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Photograph: Oscar Roberto Castro

When the tennis world looks back through history the 9th of February 2022 will go down as one of the most emotional days ever seen on the tour.

The day was the last time that Argentine legend Juan Martin Del Potro stepped on a court professionally.

In a tear-jerking affair, Del Potro played his swansong in front of an adoring home crowd at the Argentina Open in Buenos Aires, 355km north of his hometown of Tandil.

Down 1-6, 3-5 against compatriot Federico Delbonis in what would be his final service game, Del Potro was moved to tears as the crowd sang and chanted his name in celebration of a fine career.

Photograph: Getty Images

In fact, it was greater than a ‘fine’ career; anyone who claimed a slam in this era has done a remarkable job given the prowess of the “Big 3”. Yet, there has always been a question of ‘what if?’ attached to the 2009 US Open champion.

In the 17 years that Del Potro has been on the pro tour, 57 of a possible 68 slam titles have been shared between Roger Federer, Rafael Nadal and Novak Djokovic. The remaining titles were won by Stan Wawrinka (4), Andy Murray (3), Marin Cilic, Dominic Thiem, Daniil Medvedev and Del Potro.

While the “Big 3” fight with each other to be known as the greatest of all time, you can’t help but think ‘what if?’ when it comes to the career of Del Potro.

Since winning his sole major at Flushing Meadows in 2009, the Argentine suffered a horror run of wrist and knee injuries that forced him to go under the knife eight times.

The constant injury interruptions stalled a career that included the 2009 US Open, the 2016 Olympic singles gold medal and a 2016 Davis Cup triumph. It's results like this that leave you pondering what more he could’ve achieved if it wasn’t for his rotten luck.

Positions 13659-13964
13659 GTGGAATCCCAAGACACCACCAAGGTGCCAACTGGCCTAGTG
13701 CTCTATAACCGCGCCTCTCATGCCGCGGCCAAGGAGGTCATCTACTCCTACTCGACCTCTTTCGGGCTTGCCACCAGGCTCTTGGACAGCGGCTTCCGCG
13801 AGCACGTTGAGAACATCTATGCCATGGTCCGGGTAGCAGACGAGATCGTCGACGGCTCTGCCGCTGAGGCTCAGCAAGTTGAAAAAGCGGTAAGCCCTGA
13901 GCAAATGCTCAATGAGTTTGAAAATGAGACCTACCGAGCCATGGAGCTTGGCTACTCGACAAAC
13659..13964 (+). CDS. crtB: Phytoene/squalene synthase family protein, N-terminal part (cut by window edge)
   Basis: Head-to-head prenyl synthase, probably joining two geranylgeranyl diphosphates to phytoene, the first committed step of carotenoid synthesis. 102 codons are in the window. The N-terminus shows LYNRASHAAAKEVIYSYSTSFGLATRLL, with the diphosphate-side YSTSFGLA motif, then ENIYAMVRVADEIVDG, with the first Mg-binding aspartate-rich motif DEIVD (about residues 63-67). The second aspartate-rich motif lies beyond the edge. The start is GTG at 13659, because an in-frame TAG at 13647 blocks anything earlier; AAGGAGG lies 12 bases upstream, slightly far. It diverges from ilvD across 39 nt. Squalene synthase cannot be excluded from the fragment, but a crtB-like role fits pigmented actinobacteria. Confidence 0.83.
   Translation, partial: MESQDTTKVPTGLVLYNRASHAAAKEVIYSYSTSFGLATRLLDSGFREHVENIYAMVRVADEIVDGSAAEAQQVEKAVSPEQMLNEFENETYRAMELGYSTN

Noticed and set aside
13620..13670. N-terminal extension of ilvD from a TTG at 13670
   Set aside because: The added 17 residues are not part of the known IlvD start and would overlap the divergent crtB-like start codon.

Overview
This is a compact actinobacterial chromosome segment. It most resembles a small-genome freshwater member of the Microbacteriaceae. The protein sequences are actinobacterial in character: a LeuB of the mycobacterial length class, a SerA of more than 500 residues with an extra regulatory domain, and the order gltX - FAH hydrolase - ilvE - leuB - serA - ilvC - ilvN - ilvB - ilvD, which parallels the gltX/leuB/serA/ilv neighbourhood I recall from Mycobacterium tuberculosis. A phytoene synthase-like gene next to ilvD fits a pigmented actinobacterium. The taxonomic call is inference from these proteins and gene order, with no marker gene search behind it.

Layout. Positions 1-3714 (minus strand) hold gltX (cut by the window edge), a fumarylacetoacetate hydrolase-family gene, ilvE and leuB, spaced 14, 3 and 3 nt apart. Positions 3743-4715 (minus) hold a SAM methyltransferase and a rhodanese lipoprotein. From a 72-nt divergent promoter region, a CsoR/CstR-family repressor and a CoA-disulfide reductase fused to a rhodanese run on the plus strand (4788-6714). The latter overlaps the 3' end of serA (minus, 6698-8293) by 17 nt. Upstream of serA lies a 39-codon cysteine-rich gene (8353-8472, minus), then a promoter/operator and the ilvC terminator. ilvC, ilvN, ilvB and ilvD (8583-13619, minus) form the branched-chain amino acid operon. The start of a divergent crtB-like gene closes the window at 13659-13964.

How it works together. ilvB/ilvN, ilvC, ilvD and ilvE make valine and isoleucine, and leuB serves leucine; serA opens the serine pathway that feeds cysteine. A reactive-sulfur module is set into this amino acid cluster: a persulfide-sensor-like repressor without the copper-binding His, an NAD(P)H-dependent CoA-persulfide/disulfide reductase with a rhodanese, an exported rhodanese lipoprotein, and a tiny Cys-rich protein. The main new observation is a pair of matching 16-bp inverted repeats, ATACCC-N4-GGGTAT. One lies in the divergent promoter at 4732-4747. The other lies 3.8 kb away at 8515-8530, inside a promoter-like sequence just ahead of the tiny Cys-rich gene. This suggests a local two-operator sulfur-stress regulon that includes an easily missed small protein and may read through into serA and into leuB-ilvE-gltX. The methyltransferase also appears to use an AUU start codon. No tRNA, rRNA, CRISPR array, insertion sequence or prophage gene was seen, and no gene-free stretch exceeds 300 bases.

Del Potro was a trailblazer for what has become the prototype for the modern-day player. He used his height and incredible power to overwhelm his opponents and possessed one of the most lethal forehands the game has ever seen.

He used this forehand to bully his opponents off the court; something Nadal and Federer remember all too well from the 2009 US Open.

A 20-year-old Del Potro completely dominated Nadal 6-2, 6-2, 6-2 in devastating fashion; the likes of which have scarcely been seen since.

A day later, he came back from a set down twice against a peak Roger Federer to capture what was thought to be the first of several majors.

Yet, lady luck has her own way of doing things.

After the highs of the US Open Del Potro was brought back to earth when injury reared its ugly head. The Argentine had dealt with a wrist issue following the US Open and underwent surgery in March 2010; keeping him out of action till 2011.

This was the first of many injuries that derailed what should have been a multiple slam winning career.

He was robbed of the chance to capitalise on his form in 2010 and without the injury, who knows what he could’ve achieved as a star on the rise.

Del Potro came back well after the surgery but soon found himself injured again in a pattern that haunted him his whole career. He would start playing great tennis, return to the top of the game and then get struck down by injury time after time.

His US Open title should not have been a flash in the pan - instead, it should have been the start of an epic era featuring the “Big 4”; where the number 21 wouldn’t even be on the horizon.

Unlike many players who have come since, Del Potro often troubled the “Big 3” with his powerful hitting - especially on the forehand wing.

Without ever getting a consistent run at it, Del Potro had a career winning percentage of 27.4% (17/62) against Federer, Nadal and Djokovic combined. He also held a 4/2 win/loss record against Federer in tournament finals.

Del Potro stacks up well against the other high achievers from his vintage, especially given the inconsistency with his fitness. Four-time major winner Wawrinka had a 16.4% (12/73) record against the “Big 3” while Murray enjoyed a 34.1% (29/85) record.

Once again, you can’t help but think ‘what if?’ when it comes to the career of Del Potro.

If he was able to stay on the court consistently, the narrative of the past decade of men’s tennis would be written by a different author…one with the biggest forehand the game has seen.

Yet, as we have reached the end of a tumultuous career - let's steer away from the ‘what if?’ and celebrate a universally loved player.

Grand Slam champion, Olympic champion, Davis Cup champion, 22 ATP singles titles, outstanding role model and one of the most enjoyable players to watch on tour.

What a career, Juan Martin Del Potro.


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